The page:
Cronkite: When we first did it at the Majestic we only had 50 vendors because it's not a very big room. We kind of increased it and increased it until we got up to 100 vendors and then we made the choice to not make it any bigger than that. We've been to some craft fairs where there are a lot more vendors and we were just overwhelmed. We found that with it that big, if someone doesn't buy something then and there, when they come back they're never gonna find you again. It's just too big. We get a lot more applications than we have room for. This year we got 289 applications for 100 slots. That was hard. But that way we know that we have the best of the best. It gets really competitive. In some ways we wish we could have more people because we don't like to turn them away.

MT: It's also a great place for people to meet these makers that they may have already been buying goods from for awhile, right?

Cronkite: Oh, yeah. And that is one of our rules. We make it very clear to the vendors that you have to be there. You can come with one helper because it's so busy and so crazy, but you have to be there. Because that's part of the way you can do well at the fair. You need to be there so you can talk to the people. Tell them how you made it. Interact with them. And it needs to be different. You can talk to these people. Sometimes people don't remember that you're not there for yourself; you're there for somebody else. So that's really important.

MT: Does Handmade Detroit do any other craft fairs throughout the year?

Cronkite: We do more. We do a spring fair called Craft Revival. We used to do part of Maker Faire, and over the last few years we kind of took a break from that because people in the group were having kids and getting settled with that and we decided we wanted to focus on the Urban Fair to make it the best that we can, but we are discussing doing something in the spring. Maybe a craft fair, maybe something else. There are a lot of craft fairs in the area so I don't know, necessarily, if that's the best thing to do. But we haven't even started discussing that yet. We need to get through this fair first. We're the biggest and largest running craft fair in the state, too. We wanna make sure we deliver what everybody expects so we'll focus on that.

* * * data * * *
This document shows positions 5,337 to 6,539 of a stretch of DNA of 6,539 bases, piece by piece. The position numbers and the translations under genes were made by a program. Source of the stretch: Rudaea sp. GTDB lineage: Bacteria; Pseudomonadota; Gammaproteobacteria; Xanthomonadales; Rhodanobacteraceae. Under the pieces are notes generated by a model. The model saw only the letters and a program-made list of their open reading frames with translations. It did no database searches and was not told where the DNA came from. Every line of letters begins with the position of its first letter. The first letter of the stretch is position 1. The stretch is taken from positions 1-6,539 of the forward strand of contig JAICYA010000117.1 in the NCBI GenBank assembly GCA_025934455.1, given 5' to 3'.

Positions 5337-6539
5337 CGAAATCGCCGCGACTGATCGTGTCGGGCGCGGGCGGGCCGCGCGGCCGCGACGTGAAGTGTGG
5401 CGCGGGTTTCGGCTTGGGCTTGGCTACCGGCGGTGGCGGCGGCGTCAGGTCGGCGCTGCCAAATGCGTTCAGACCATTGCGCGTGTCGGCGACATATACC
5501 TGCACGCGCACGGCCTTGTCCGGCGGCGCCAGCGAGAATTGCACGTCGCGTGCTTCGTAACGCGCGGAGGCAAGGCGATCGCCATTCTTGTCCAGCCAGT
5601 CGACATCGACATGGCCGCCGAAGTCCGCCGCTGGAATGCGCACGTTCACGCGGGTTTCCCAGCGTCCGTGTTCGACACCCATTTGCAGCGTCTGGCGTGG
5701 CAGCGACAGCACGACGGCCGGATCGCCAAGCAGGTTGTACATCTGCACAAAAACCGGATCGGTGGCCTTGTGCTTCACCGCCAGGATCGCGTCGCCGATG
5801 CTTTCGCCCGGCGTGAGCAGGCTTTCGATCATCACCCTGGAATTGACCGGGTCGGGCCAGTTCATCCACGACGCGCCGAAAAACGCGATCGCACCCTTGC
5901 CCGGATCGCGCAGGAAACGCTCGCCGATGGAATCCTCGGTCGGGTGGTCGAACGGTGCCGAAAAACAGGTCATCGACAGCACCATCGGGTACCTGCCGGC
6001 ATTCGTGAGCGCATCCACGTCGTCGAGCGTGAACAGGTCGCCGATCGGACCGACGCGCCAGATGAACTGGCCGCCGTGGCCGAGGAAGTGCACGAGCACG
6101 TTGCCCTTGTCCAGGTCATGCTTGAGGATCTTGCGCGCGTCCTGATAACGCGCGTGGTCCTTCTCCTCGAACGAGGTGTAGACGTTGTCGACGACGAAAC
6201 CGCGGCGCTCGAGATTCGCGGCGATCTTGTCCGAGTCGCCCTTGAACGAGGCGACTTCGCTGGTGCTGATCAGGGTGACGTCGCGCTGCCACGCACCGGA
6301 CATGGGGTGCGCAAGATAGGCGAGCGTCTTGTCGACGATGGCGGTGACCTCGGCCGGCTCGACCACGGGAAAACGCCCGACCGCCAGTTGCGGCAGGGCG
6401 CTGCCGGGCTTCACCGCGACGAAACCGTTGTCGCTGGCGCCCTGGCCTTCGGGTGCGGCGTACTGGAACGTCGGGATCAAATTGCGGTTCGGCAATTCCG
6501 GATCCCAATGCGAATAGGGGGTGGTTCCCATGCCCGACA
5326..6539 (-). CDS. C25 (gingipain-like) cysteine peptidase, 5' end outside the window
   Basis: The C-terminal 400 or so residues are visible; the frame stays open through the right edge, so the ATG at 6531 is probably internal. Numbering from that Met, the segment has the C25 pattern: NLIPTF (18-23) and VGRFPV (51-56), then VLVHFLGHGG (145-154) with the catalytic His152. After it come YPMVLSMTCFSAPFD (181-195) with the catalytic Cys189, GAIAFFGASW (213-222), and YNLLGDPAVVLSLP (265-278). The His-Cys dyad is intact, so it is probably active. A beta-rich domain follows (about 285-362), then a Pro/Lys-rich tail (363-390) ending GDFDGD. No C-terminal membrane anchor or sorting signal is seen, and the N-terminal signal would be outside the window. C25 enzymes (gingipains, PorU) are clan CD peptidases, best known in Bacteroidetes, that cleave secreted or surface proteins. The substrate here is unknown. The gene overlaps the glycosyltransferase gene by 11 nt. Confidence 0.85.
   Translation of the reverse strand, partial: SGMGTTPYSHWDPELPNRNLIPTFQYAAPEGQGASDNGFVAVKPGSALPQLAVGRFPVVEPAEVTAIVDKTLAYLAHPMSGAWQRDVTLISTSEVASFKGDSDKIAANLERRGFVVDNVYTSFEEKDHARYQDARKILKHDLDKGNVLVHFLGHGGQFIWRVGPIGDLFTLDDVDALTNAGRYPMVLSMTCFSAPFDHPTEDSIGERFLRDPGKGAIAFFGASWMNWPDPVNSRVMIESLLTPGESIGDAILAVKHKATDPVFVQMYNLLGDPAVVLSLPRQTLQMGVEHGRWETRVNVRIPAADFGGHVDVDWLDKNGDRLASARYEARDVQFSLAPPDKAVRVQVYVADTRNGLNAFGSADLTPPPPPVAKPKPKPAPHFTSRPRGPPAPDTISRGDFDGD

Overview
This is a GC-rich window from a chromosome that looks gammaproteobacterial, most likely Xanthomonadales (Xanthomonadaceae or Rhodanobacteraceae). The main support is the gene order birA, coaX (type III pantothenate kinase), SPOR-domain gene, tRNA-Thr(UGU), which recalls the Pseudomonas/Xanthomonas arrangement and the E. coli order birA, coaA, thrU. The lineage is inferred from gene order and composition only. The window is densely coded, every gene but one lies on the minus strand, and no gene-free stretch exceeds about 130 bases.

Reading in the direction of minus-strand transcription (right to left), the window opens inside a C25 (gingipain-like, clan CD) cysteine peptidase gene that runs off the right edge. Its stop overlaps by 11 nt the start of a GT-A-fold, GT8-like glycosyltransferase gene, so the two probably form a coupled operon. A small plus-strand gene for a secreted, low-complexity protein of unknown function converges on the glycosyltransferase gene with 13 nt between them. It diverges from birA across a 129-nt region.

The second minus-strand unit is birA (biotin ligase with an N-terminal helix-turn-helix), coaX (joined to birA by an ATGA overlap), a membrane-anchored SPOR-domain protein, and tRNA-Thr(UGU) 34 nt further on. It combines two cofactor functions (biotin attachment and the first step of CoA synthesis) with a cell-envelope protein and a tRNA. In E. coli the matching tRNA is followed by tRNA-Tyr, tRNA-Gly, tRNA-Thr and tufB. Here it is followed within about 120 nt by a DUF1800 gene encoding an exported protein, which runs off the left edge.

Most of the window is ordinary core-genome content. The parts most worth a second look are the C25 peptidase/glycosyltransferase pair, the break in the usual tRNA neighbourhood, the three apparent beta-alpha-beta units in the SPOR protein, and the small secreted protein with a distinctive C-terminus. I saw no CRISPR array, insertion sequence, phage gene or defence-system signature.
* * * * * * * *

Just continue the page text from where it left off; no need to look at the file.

MT: Are there any new vendors you're looking forward to this year?

Cronkite: We have 38 new vendors this year, which is great. I'm really excited. We've got two photographers that are gonna be there this year. One of them does transfers; she does transfers on glass and all sorts of materials. And then we've got somebody else who does, they're not really photographs because they're not printed on photo paper, they're printed on poster stock, but they're just enormous. They're like three-feet-by-four-feet big. I'm really excited for that. This year we've got some good food vendors. We've got somebody who sells chocolate and another person who sells candy, which is something we kind of opened up the fair to craft food vendors a few years ago. It's been a little slow getting them in so we were really excited for that. We've got some new ceramics and I think it's the most ceramics we've ever had, this year. People are doing some really great things. It's gonna be a really nice variety.

The Detroit Urban Craft Fair takes place from 10 a.m. to 7 p.m. on Saturday, Dec. 6 and from 11 a.m.-6 p.m. on Sunday, Dec. 7 at the Masonic Temple; 500 Temple St., Detroit; handmadedetroit.com; admission is $1.

About The Author

Alysa Zavala-Offman

Alysa Zavala-Offman is the managing editor of Detroit Metro Times. She lives in the downriver city of Wyandotte with her husband, toddler, mutt, and two orange cats.